A Capitol Year: TMA Victorious in 2013
By Crystal Zuzek
Texas Medicine Editor
America's biggest and best medical association emerged from three intense special sessions of the Texas Legislature in 2013 with long-sought, even precedent-setting victories that focus on patient safety and medical practice viability. The Texas Medical Association successfully advocated passage of bills that reduce the red tape binding your practice, give your patients new protections, bolster the state's graduate medical education (GME) program, promote transparent insurance markets, and prevent unqualified health professionals from delivering care outside their expertise.
More than 1,000 physicians, medical students, and TMA Alliance members personally lobbied their lawmakers during the monthly First Tuesdays at the Capitol program. This marked the 10th year of the "white coat invasion" of the Texas Capitol.
Key milestones in legislation that will help solve problems you contend with include:
- Landmark regulation of third-party payers or "silent PPOs" that take physician-contracted discounts without doctors knowing about it;
- A new standard for physician-led, team-based care and for future legislative scope-of-practice discussions;
- Widespread reductions in practice red tape, including a streamlined process for renewing controlled substances registration (CSR) permits and development of uniform prior authorization forms across payers;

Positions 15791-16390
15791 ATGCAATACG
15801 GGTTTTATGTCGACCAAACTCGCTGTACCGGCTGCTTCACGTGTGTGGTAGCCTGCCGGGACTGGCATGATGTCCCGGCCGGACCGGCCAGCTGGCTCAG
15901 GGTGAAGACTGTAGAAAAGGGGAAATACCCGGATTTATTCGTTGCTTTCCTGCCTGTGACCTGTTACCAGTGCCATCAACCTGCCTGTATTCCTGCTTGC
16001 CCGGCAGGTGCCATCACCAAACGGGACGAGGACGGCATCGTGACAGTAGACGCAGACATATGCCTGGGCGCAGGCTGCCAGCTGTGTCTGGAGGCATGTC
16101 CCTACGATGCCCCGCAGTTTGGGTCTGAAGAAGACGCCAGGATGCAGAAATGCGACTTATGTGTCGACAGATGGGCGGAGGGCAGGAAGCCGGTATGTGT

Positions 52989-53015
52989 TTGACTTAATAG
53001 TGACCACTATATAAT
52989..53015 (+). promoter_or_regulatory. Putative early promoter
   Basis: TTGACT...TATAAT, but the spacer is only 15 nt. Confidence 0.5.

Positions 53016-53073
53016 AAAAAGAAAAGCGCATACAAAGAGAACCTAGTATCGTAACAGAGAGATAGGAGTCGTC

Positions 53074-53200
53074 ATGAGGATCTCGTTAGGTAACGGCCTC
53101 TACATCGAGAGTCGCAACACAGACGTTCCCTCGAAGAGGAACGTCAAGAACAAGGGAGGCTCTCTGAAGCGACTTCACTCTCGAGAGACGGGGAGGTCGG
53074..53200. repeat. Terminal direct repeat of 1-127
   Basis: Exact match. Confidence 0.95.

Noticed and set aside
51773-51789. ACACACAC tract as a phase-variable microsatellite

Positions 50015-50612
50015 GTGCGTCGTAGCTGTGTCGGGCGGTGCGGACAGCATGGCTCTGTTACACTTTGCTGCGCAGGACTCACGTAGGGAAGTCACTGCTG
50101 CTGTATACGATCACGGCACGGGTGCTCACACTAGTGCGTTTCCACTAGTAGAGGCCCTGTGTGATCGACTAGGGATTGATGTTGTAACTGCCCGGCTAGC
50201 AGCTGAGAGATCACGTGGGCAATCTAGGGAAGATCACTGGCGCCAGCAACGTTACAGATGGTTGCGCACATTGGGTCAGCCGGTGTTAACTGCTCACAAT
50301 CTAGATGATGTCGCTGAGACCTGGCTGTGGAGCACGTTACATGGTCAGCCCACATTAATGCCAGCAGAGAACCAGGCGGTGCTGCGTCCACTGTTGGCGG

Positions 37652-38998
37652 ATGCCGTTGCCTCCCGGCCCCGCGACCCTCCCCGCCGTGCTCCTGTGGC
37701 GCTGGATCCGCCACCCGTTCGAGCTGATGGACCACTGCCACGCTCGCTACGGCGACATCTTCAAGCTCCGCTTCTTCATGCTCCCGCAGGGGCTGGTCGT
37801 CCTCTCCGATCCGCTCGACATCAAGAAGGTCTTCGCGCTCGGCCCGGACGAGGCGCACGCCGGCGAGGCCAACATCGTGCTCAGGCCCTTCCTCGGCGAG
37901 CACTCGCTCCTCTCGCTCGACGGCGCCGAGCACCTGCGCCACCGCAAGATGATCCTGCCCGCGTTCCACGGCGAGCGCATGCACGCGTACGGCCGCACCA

- Due process protections in Medicaid fraud investigations;
- Increased access to immunizations;
- More money for GME, mental health, and women's health; and
- Preservation of tort reforms and a strong Texas Medical Board (TMB).
Vigilance at the Capitol
The 2013 legislative session saw the usual flurry of scope-of-practice bills by allied health professionals looking to practice beyond their expertise.
Chiropractors wanted to conduct mental and physical examinations of school bus drivers. Physical therapists sought direct access to patients without a diagnosis. Pharmacists wanted to vaccinate children.
Those efforts went nowhere, however, due to TMA's advocacy efforts and to a new collaborative standard TMA and key lawmakers set for addressing scope-of-practice issues. A compromise TMA struck in 2011 with hospital groups over employment paid dividends this legislative session. Last session, medicine contended with more than 20 hospital employment bills; in 2013, there were only two.
TMA physicians' personal testimony helped deter a swath of bills that would have required physicians to give patients up-front binding quotes of the price of their care and would have subjected them to financial penalties and medical board sanctions for deviating from those quotes. TMA supports transparency in health care pricing but testified such approaches could be administratively burdensome, especially when it's impossible for physicians to predict all the medical services a patient may need, not only from that physician but also from others.
Legislation filed in the 2013 session aimed to update the Texas Advance Directives Act to give patients more time and help with end-of-life decisions, while maintaining doctors' legal rights to do what they believe is ethically and medically best for patients in their last days. Although last-minute debates derailed the legislation, physicians retained the same protections that have worked for many years. The collective effort will aid TMA in future legislative discussions on a topic that is equally difficult for physicians and patients' families.